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  • Writer's pictureKaaya Sharma

How to tell if your pet is in pain

Although our pets cannot verbally communicate when they are in pain, they can communicate that they are hurt through many other means. It is our job as pet owners to be able to effectively decipher these signs and get our furry friends the help they need.

1. Signs of restlessness and agitation

When an animal is experiencing discomfort, they will act more restless. It can be painful for them to remain in one position for an extended period of time. Sometimes, you might find your pet pacing or moving around more frequently than normal. If you notice this, it is best to keep an eye on your pet, and if your pet continues to be anxious, take them to the vet immediately.


2. Irregular eating and sleeping patterns

Noticing when your pet skips a meal, refuses treats, or naps excessively can be a big sign that they are experiencing pain. Any illness or internal obstruction can make your pets lose their appetite. In addition, similar to humans, sleeping more is oftentimes a response to sickness as a means to allow the body to rest and recover.


3. Changes in mood and activity

Oftentimes when pets experience discomfort, they will act abnormally. This can include being either more aggressive or more anti-social compared to their usual behavior. For example, if your pet is generally very friendly and playful and you notice that they are acting more reserved and quiet suddenly, it is a good sign something is amiss. Similarly, if your pet is generally more docile but they are acting more aggressive and irritable, it is also a sign that they may be hurting.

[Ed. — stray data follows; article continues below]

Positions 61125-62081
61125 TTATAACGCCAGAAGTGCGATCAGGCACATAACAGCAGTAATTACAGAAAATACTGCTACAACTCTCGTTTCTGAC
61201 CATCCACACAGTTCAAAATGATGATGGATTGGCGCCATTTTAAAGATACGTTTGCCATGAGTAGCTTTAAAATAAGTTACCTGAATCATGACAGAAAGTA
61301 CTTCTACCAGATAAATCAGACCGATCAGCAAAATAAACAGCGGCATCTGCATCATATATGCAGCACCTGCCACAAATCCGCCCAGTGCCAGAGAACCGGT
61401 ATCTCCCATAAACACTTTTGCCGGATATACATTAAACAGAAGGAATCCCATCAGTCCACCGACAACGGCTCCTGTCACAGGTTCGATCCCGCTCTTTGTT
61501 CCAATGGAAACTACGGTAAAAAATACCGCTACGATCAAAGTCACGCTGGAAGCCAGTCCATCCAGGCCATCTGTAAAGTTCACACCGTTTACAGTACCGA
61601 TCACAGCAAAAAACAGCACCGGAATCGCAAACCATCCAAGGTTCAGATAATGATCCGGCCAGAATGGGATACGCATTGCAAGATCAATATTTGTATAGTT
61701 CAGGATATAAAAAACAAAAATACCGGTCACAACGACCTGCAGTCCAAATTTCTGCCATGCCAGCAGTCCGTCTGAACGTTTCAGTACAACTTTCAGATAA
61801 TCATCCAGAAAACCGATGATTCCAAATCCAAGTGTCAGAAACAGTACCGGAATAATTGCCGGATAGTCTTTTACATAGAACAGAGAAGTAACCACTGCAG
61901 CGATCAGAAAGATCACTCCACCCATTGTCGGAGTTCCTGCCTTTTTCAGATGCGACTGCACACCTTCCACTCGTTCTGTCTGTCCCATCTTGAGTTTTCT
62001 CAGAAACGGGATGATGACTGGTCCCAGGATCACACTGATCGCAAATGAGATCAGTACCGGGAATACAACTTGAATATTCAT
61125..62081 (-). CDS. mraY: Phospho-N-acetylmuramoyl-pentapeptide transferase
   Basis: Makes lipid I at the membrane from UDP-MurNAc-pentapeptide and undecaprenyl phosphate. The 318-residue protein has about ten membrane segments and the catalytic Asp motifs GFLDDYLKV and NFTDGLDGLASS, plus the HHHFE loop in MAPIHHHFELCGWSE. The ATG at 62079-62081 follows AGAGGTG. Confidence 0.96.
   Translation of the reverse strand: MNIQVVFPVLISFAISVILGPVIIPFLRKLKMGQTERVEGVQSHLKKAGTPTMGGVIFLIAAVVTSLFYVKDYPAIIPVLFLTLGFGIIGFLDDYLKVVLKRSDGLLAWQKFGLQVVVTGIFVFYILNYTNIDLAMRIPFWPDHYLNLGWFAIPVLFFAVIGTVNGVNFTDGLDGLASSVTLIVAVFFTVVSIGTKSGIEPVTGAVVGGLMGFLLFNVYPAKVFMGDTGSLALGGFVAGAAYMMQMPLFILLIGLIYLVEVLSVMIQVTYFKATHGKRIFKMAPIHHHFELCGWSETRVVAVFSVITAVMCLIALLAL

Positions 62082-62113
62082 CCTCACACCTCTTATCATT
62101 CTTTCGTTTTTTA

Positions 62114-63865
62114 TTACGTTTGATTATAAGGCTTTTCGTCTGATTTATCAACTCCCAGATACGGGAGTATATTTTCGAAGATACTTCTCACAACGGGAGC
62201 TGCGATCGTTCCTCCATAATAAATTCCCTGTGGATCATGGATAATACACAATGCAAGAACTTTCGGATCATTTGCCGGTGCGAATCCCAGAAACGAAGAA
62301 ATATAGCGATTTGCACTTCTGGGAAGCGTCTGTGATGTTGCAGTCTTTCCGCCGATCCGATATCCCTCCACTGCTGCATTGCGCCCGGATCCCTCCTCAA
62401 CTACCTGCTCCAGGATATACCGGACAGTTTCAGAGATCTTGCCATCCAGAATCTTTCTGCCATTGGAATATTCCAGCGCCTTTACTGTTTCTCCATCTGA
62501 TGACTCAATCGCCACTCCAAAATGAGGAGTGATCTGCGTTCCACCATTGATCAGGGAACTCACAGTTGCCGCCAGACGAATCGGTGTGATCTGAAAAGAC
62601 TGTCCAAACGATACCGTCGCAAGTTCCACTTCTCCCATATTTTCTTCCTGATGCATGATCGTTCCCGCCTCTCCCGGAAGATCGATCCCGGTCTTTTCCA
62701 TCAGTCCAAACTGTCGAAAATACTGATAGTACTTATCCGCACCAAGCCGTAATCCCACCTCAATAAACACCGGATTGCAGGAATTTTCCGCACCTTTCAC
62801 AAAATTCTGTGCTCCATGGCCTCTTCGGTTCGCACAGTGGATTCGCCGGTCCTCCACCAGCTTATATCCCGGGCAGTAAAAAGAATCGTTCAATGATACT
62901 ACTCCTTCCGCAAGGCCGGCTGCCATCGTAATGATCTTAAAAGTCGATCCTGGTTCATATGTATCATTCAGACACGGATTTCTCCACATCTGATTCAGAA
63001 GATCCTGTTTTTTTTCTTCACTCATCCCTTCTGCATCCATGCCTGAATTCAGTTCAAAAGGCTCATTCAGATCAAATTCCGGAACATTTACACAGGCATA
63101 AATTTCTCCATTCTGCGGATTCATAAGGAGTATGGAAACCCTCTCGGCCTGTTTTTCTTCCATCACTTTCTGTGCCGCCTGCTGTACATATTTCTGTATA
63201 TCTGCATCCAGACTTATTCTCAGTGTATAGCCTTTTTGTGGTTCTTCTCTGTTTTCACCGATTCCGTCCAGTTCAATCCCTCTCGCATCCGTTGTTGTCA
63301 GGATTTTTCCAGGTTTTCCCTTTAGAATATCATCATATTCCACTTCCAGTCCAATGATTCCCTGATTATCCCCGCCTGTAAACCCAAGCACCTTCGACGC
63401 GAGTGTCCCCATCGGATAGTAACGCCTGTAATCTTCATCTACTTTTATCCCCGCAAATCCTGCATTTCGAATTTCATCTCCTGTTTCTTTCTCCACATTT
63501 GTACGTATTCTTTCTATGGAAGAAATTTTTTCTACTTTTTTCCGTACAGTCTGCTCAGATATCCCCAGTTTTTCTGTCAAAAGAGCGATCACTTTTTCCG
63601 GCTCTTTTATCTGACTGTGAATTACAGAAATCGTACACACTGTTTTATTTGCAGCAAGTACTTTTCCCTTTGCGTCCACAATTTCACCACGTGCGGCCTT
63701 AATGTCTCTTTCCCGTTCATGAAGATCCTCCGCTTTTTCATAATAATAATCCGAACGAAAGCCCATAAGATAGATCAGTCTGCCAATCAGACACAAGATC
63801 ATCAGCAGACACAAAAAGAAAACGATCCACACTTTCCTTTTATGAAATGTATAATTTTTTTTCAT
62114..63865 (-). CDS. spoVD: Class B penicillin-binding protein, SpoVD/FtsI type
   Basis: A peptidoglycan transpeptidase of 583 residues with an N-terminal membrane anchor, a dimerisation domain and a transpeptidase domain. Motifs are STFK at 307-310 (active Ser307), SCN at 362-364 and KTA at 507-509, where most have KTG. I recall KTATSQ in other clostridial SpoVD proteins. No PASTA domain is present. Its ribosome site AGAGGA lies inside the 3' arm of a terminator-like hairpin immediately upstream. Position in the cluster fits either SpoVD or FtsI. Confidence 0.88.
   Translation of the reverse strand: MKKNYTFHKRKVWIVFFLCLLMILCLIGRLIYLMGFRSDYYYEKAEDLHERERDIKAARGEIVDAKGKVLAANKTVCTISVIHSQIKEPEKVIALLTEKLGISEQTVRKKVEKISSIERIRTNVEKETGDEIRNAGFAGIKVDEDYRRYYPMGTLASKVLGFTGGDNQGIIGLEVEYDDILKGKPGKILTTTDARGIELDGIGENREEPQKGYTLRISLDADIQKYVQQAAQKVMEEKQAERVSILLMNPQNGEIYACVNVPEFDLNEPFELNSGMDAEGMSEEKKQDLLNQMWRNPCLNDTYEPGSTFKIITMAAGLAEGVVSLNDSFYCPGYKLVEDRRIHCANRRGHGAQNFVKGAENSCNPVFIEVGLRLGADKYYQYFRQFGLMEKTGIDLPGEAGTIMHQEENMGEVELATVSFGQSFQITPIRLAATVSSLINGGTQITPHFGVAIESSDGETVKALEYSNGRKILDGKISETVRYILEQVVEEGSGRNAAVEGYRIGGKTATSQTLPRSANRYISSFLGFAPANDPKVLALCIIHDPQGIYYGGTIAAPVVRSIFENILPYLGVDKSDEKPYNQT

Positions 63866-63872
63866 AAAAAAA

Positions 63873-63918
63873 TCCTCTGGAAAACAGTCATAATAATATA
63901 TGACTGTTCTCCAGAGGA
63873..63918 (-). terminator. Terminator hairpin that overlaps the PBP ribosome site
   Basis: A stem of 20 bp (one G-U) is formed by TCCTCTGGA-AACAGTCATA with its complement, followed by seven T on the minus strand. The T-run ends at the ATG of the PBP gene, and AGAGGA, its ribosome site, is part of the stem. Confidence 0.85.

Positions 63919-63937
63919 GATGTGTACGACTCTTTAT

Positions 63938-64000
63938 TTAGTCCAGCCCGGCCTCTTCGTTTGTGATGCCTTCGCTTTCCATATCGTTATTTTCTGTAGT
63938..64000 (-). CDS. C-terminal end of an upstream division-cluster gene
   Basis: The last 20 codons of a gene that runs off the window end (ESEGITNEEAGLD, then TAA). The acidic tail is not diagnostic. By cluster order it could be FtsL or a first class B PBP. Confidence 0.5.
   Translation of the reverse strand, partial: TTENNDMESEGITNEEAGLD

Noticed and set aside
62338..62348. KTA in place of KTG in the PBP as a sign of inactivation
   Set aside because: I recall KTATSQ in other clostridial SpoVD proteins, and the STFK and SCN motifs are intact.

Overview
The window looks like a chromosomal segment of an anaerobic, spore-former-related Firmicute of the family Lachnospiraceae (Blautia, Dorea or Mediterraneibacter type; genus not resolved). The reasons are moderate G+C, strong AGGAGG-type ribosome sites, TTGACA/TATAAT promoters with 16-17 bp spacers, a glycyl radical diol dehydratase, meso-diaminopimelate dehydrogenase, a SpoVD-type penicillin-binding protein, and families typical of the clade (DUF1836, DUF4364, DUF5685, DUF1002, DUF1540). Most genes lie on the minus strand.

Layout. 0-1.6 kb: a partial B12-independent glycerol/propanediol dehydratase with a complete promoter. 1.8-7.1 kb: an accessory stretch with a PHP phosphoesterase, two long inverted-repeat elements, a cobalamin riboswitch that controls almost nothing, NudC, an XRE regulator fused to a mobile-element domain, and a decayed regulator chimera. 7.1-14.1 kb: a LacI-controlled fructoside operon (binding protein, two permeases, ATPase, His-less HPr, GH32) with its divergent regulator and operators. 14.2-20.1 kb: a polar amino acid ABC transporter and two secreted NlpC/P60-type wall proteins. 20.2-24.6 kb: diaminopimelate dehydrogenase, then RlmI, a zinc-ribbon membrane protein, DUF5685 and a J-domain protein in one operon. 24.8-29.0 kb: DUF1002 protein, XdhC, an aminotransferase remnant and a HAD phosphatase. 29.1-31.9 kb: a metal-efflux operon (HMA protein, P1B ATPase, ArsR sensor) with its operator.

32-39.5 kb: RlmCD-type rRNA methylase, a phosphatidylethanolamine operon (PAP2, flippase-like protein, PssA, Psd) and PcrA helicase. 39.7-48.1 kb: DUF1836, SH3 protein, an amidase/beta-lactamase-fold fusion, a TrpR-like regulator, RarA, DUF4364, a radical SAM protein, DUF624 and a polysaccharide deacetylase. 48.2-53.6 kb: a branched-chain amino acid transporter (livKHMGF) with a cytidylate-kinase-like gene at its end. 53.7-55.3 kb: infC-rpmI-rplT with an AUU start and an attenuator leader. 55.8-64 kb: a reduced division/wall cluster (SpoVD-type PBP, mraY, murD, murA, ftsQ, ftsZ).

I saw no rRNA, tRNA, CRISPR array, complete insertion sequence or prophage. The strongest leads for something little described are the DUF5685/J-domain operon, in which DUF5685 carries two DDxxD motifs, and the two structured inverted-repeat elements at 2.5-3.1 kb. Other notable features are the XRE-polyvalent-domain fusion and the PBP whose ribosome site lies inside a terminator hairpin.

4. Repeatedly licking, scratching, or yelping

When an animal is experiencing pain, they will naturally try to heal their wound. Therefore, any excessive localized licking, grooming, or scratching can be a good indicator that there is something bothering them. In addition, if they are excessively yelping, barking, or growling, it might be their way of communicating pain, sickness, or general discomfort, and that they need a trip to the vet.


5. Shaking or trembling

A common response to an animal's fear or anxiety can be to shake and tremble. The majority of the time, however, the situation will pass, and the best medicine you can give your pet in this case is love and affection. However, if you notice the trembling seems continuous or excessive, there could be underlying health factors contributing to this response, including poisoning or internal obstructions. In this case, it is a good idea to visit your pet's vet as soon as possible.

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